November 5, 2013
Ghosts is no exception to the rule, following the formula close enough that those looking to make a purchase should already have some idea of what they’re getting into with an almost cursory guess. The offline story will take players into the shoes of Logan, the son of an (apparently) well known military figure and brother to the more stubborn and hot-headed character Hesh. Set a few short years after the Federation (a coalition of current day South American countries) has put a stranglehold on the USA players will travel with both Hesh and Logan as they tour the world fighting against...
Well you’re never really quite sure what you’re fighting against actually. The Federation is most definitely the enemy, but as to why they’re so bent on conquering the United States is something of a mystery. Like the many other Call of Duty campaigns before it, the story suffers from a lack of real solid narrative, but those who are looking for a bit of summer blockbuster action shouldn’t find themselves too disappointed. Gunfights aboard aircraft carriers, in underground arctic bunkers, within coral reefs and around space stations should keep players engaged enough to at least get a good laugh or two between the fairly dry narrative.
Call of Duty’s real bread and butter comes in the form of multiplayer, and it’s in these modes that Infinity Ward’s design really shines. Multiplayer can be broken down into co-op or competitive, and each mode features a slew of options depending on what players are interested in.
For co-op enthusiasts, Squads mode pits players against AI in either an online or offline format, with some sub-modes taking advantage of various AI design. Entering Squads alone enables players to create and fight against opponents that are largely guided other players’ custom load outs, supported by their own team of bots which work off load outs of your own design. Players can set up a match against a specific friend, play alone offline, or challenge a random group online in addition to editing their own custom settings and participating in Squads still nets players experience and levels to work with in multiplayer.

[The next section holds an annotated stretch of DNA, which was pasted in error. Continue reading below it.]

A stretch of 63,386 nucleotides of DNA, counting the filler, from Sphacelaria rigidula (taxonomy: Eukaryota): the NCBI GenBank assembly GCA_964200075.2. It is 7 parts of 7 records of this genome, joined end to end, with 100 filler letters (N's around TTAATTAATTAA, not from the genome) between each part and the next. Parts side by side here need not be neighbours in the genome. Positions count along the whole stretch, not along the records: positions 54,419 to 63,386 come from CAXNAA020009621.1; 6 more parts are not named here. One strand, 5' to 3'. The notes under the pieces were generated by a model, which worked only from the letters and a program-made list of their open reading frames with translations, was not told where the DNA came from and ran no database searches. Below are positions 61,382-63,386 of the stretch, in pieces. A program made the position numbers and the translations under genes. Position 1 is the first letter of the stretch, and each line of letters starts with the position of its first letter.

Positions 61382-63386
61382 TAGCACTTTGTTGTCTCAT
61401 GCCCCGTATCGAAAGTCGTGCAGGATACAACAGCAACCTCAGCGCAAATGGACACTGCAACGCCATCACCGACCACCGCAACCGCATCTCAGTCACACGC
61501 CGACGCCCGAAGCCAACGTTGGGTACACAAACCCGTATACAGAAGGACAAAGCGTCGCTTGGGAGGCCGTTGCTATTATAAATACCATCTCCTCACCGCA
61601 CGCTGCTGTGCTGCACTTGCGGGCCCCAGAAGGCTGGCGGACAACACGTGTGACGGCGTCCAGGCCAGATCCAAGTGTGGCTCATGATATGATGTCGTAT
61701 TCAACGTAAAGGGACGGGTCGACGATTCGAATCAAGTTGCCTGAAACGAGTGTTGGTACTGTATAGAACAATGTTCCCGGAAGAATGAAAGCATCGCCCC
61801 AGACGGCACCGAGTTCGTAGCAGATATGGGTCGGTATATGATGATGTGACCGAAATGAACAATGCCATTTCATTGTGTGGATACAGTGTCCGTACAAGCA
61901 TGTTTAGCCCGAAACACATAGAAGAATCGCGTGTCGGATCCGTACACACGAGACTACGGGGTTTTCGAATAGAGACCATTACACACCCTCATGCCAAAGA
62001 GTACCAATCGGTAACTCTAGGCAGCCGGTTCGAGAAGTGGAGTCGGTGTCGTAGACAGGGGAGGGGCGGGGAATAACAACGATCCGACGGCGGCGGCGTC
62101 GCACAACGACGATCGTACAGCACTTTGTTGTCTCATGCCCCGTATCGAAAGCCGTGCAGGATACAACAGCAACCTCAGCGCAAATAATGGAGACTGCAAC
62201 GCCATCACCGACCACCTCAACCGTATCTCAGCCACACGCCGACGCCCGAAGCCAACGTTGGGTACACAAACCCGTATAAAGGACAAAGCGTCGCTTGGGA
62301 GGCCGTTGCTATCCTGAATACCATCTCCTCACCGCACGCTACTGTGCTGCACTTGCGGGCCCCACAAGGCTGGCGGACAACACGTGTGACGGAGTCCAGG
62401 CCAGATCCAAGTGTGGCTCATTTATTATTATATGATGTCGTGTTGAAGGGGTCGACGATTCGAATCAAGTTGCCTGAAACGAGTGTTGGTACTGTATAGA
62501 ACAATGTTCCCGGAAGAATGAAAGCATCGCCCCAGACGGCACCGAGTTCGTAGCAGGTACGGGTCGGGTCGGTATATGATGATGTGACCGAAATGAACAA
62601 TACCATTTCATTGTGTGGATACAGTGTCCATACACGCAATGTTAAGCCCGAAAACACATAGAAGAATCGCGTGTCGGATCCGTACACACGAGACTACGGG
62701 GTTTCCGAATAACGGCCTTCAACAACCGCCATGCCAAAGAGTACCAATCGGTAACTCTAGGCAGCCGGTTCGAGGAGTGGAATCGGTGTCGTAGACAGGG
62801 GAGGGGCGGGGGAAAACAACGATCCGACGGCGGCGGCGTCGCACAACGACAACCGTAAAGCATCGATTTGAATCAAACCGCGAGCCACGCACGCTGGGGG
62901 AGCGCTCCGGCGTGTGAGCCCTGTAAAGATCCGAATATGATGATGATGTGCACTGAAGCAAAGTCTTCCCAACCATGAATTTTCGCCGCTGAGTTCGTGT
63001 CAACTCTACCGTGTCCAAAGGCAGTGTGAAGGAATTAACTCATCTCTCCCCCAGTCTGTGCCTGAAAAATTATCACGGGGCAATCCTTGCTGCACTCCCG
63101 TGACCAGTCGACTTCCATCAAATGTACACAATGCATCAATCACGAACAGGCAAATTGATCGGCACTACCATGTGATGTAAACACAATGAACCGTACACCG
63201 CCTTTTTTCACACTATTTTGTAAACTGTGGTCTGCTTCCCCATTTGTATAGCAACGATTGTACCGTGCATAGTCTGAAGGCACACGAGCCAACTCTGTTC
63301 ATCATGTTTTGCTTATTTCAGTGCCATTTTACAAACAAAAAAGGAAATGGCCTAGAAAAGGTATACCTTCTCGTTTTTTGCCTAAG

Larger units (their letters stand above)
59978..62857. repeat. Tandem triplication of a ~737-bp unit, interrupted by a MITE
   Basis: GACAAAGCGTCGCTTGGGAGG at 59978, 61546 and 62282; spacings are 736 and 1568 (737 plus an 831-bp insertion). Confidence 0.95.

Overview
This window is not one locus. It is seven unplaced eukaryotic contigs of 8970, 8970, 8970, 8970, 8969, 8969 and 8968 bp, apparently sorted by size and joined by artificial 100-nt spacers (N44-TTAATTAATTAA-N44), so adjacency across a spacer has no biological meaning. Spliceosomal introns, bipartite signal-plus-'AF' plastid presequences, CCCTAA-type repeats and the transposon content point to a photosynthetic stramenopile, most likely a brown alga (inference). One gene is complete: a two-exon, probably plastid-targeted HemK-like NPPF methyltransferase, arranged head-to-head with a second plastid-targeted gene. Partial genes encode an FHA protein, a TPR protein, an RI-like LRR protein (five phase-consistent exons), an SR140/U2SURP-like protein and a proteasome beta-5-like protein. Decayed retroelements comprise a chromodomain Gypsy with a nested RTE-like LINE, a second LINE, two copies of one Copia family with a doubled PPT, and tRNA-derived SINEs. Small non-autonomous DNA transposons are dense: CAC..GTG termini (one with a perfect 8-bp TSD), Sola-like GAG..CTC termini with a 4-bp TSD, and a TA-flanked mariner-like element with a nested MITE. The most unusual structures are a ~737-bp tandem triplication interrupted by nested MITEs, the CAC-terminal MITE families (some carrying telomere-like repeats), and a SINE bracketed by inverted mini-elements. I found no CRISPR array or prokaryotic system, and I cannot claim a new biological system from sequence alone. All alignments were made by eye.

The AI is designed to make intelligent choices depending on what weapon they have on hand, acting and using strategies similar to what a real player would do. In most ways, it works fantastic. Sniper loadouts will take the time to protect their perch while sitting in unconventional areas in an attempt to take out players from afar. SMG and assault rifle bots may not always make the best decisions, but make up for it by actively reacting to players in surprising ways; double backing around corners for an ambush, sliding into cover or objectives after a sprint, or switching weapons to maximize damage.
The one downside to this is how dependent that AI is on what weapon it seems to be holding, and frequently players will find that a bot they’ve exclusively designed for a single purpose may under perform depending on how many options it has. For example, bots holding sniper rifles are on a constant mission to find a good ranged position to cover and when caught in the open can be easy to dispatch (assuming they haven’t switched to sidearm, which isn’t often). Bots holding an array of weaponry may also find themselves thoroughly confused, as they struggle to determine which weapon is best for what situation.
Players who want to team up against the AI have even more options still, with Extinction and Safeguard offering two very different kinds of co-op play. Safeguard tosses players against waves of enemies armed with nothing more than a pistol, occasionally dropping in killstreaks and bonus guns as you progress between each round. Successive kills with a weapon will level that weapon up, adding bonus damage to reward players who dedicate themselves to one weapon. Perks also drop as added boosts, making players increasingly more effective at surviving waves as the rounds go on.
Extinction is similar to Safeguard in that players must work together to fight hordes of enemies, but differs greatly because bunkering into a corner isn’t an option. Instead players must take a portable drill from one pod to another, defending it from increasingly difficult waves of marauding aliens while slowly working their way through an abandoned midwest town. Strewn about the town are weapons and traps that can be purchased with cash, which is earned by killing aliens.
Unlike Zombies from other Call of Duty titles, players should find that Extinction’s variety of aliens is what draws in the real challenge early on, with each successive phase sending in more and more aliens that gradually increase in variety. Smaller scouts quickly give way to armor plated hunters and accented by aliens that fire pools of acid, explode on contact or charge with the force of a rhino. Players must work hard and work together to pass each successive round.